Simulation Game: Ground-Level Ozone

The Integrated Assessment Team at MIT has prepared an easy-to-use game that public agency staff, community activists, business leaders, and university graduate students can use to learn about (1) the problems associated with reducing air pollution in a densely populated metropolis like Mexico City and (2) the obstacles to using "good" scientific information in environmental decision-making. The game focuses on ground-level ozone and explores the obstacles to using the results of an Integrated Assessment for air quality management at the metropolitan scale. While the game is based on Mexico City, is applies equally well in any large metropolitan area.

The game assumes that eight representatives from federal, regional, and local government, business, and civil society have been invited to work together to negotiate an agreement concerning the best ways of combatting air pollution. They have to figure out answers to five very specific policy questions in a fictitious metropolitan area in Latin America. They have access to the results of a professional assessment of the environmental and economic impacts of various strategies for controlling dangerous emissions, but they don't necessarily view the available information in the same way. In addition, each reacts to scientific uncertainty in a different way. Each participant receives both general play casino instructions (that describe the political setting) and confidential instructions (that mirror the positions that "real-life" participants would actually take) on the policy questions facing the group. There is also provision for "facilitation" or coordination of the group effort by a local official.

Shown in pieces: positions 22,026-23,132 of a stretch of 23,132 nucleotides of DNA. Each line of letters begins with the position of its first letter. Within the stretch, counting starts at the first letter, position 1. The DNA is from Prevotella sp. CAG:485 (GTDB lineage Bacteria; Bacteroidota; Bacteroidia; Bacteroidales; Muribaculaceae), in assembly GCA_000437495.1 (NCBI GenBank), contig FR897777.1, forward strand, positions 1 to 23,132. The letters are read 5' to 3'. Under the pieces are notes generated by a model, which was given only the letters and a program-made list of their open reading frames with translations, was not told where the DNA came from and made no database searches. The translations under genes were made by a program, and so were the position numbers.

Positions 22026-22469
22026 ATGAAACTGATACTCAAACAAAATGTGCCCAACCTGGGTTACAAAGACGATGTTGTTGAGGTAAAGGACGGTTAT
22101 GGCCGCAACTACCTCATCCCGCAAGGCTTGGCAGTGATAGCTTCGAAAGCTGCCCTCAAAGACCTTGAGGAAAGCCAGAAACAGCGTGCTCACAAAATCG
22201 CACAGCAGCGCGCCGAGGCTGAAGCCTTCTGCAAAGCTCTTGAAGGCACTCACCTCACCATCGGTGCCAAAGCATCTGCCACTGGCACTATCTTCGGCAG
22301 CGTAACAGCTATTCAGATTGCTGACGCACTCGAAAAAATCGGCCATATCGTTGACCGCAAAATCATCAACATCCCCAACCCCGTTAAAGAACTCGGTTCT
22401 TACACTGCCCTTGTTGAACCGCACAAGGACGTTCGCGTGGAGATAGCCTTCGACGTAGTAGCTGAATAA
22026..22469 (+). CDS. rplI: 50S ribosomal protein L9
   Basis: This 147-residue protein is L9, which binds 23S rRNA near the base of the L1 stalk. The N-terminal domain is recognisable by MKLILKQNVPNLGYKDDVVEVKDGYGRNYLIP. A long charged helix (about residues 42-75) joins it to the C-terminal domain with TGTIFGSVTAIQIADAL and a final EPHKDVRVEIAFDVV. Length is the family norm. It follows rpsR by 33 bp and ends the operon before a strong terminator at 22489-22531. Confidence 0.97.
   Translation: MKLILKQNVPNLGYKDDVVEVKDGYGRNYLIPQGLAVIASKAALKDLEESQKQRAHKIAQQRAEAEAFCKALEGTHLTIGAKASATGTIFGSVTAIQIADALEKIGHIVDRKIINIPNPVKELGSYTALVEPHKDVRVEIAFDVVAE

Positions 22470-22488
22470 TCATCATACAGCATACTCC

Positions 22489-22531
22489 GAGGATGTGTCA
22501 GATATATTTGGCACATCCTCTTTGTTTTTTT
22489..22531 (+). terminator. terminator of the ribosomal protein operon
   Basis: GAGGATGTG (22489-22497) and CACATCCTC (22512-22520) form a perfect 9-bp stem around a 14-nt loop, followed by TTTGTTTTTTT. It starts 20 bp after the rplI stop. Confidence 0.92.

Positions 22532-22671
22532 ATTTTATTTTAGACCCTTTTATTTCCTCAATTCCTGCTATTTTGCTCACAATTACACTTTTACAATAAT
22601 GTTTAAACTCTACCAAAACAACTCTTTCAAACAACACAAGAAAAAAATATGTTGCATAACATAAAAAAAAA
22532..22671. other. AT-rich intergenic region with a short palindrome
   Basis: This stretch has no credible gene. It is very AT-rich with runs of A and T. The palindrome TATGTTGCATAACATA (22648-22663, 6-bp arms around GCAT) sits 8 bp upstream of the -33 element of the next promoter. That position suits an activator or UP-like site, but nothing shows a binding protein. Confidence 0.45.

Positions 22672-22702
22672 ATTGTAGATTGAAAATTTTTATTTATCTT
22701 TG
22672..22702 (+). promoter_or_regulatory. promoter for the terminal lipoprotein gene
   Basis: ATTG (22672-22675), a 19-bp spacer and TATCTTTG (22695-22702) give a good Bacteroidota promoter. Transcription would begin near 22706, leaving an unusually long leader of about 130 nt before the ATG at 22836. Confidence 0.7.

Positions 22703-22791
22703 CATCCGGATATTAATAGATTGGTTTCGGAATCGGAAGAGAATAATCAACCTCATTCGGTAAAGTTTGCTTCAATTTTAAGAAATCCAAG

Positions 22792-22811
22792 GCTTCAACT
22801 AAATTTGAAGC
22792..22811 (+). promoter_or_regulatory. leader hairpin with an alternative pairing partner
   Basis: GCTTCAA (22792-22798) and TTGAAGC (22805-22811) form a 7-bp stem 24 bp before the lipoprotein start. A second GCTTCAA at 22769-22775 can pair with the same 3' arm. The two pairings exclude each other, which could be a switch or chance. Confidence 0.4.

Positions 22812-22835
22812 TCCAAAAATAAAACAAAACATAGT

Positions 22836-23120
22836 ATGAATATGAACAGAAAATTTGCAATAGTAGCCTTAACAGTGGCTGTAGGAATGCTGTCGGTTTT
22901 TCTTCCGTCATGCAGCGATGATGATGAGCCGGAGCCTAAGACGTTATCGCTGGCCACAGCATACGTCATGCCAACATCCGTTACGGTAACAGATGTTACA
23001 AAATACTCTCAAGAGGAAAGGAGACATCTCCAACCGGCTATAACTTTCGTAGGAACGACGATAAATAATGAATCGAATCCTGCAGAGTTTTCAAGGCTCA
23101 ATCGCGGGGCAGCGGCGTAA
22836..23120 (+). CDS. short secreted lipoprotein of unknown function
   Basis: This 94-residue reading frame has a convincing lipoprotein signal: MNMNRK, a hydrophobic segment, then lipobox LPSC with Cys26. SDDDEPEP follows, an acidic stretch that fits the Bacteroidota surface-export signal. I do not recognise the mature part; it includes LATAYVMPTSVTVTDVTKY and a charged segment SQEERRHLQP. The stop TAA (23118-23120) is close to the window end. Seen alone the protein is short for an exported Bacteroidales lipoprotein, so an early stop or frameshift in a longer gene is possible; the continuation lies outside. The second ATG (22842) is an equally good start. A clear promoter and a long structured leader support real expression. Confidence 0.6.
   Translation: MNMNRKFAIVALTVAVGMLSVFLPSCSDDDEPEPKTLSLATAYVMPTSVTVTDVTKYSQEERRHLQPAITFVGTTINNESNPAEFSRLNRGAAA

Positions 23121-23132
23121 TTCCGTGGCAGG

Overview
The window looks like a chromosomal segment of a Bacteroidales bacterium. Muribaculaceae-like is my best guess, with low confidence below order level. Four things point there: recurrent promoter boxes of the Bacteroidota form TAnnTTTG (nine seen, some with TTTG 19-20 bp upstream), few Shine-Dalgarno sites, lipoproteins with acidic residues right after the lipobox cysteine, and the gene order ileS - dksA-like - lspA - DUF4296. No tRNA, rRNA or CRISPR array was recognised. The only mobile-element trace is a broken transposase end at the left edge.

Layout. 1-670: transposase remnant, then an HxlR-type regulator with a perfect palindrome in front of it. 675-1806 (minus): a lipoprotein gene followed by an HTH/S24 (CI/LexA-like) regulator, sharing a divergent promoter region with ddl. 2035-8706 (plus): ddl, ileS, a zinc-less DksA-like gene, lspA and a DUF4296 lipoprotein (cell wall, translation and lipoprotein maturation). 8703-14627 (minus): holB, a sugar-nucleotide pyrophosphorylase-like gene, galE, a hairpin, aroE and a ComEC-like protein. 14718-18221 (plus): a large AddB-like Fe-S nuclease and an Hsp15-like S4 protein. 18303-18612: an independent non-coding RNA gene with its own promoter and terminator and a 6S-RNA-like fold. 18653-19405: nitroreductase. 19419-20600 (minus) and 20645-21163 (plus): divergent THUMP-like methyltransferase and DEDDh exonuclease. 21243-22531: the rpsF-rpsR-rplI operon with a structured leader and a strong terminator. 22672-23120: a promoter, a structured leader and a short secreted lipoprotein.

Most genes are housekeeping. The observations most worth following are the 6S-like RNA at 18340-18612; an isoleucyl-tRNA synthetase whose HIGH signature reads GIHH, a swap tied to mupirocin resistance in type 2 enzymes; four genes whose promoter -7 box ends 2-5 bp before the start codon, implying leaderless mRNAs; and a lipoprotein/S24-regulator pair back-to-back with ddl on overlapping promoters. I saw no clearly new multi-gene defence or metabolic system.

The game comes with Teaching Notes spelling out how to organize groups to play the game. In addition, detailed "de-briefing" instructions indicate helpful ways of structuring post-game discussions of the usefulness of Integrated Assessment and the best ways of organizing complex negotiations on something as controversial as air quality management plans.


Integrated Assessment Report

The key learning point built into the game is as follows: The more stakeholders in negotiated decision processes regard the preparation and results of an Integrated Assessment as legitimate, the more they are likely to be guided by the results of such an Assessment and the more likely it is that they will be able to overcome the usual institutional barriers to effective inter-governmental decision-making.

The game was designed by Dong-Young Kim, a doctoral candidate in the Department of Urban Studies and Planning at MIT, with the assistance of Javier Warman, Jed Horne and other graduate students and faculty associates of the Integrated Program on Urban, Regional, and Global Air Pollution.

The game is available to organizations interested in learning about stakeholders involvement in decision making. It is free of charge; however, please contact us and let us know your feedback.